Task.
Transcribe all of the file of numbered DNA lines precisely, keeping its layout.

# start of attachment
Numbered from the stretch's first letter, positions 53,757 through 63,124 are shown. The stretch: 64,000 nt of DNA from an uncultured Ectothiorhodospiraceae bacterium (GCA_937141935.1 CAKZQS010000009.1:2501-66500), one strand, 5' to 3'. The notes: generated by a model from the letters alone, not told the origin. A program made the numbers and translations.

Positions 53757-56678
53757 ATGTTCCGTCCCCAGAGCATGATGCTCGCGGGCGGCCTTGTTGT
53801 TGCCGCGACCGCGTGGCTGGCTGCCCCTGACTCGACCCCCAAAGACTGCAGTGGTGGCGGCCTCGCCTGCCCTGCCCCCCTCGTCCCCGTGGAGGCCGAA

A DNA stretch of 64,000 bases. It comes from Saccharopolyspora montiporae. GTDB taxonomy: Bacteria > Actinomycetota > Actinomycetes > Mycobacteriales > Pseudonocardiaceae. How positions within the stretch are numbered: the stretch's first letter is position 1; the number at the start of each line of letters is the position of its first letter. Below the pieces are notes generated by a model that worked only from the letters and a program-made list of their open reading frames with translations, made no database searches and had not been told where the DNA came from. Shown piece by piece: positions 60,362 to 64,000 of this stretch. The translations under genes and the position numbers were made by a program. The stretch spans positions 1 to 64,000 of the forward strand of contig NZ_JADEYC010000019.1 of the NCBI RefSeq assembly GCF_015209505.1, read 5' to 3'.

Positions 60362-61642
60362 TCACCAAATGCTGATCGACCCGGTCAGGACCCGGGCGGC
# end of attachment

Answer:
Numbered from the stretch's first letter, positions 53,757 through 63,124 are shown. The stretch: 64,000 nt of DNA from an uncultured Ectothiorhodospiraceae bacterium (GCA_937141935.1 CAKZQS010000009.1:2501-66500), one strand, 5' to 3'. The notes: generated by a model from the letters alone, not told the origin. A program made the numbers and translations.

Positions 53757-56678
53757 ATGTTCCGTCCCCAGAGCATGATGCTCGCGGGCGGCCTTGTTGT
53801 TGCCGCGACCGCGTGGCTGGCTGCCCCTGACTCGACCCCCAAAGACTGCAGTGGTGGCGGCCTCGCCTGCCCTGCCCCCCTCGTCCCCGTGGAGGCCGAA

A DNA stretch of 64,000 bases. It comes from Saccharopolyspora montiporae. GTDB taxonomy: Bacteria > Actinomycetota > Actinomycetes > Mycobacteriales > Pseudonocardiaceae. How positions within the stretch are numbered: the stretch's first letter is position 1; the number at the start of each line of letters is the position of its first letter. Below the pieces are notes generated by a model that worked only from the letters and a program-made list of their open reading frames with translations, made no database searches and had not been told where the DNA came from. Shown piece by piece: positions 60,362 to 64,000 of this stretch. The translations under genes and the position numbers were made by a program. The stretch spans positions 1 to 64,000 of the forward strand of contig NZ_JADEYC010000019.1 of the NCBI RefSeq assembly GCF_015209505.1, read 5' to 3'.

Positions 60362-61642
60362 TCACCAAATGCTGATCGACCCGGTCAGGACCCGGGCGGC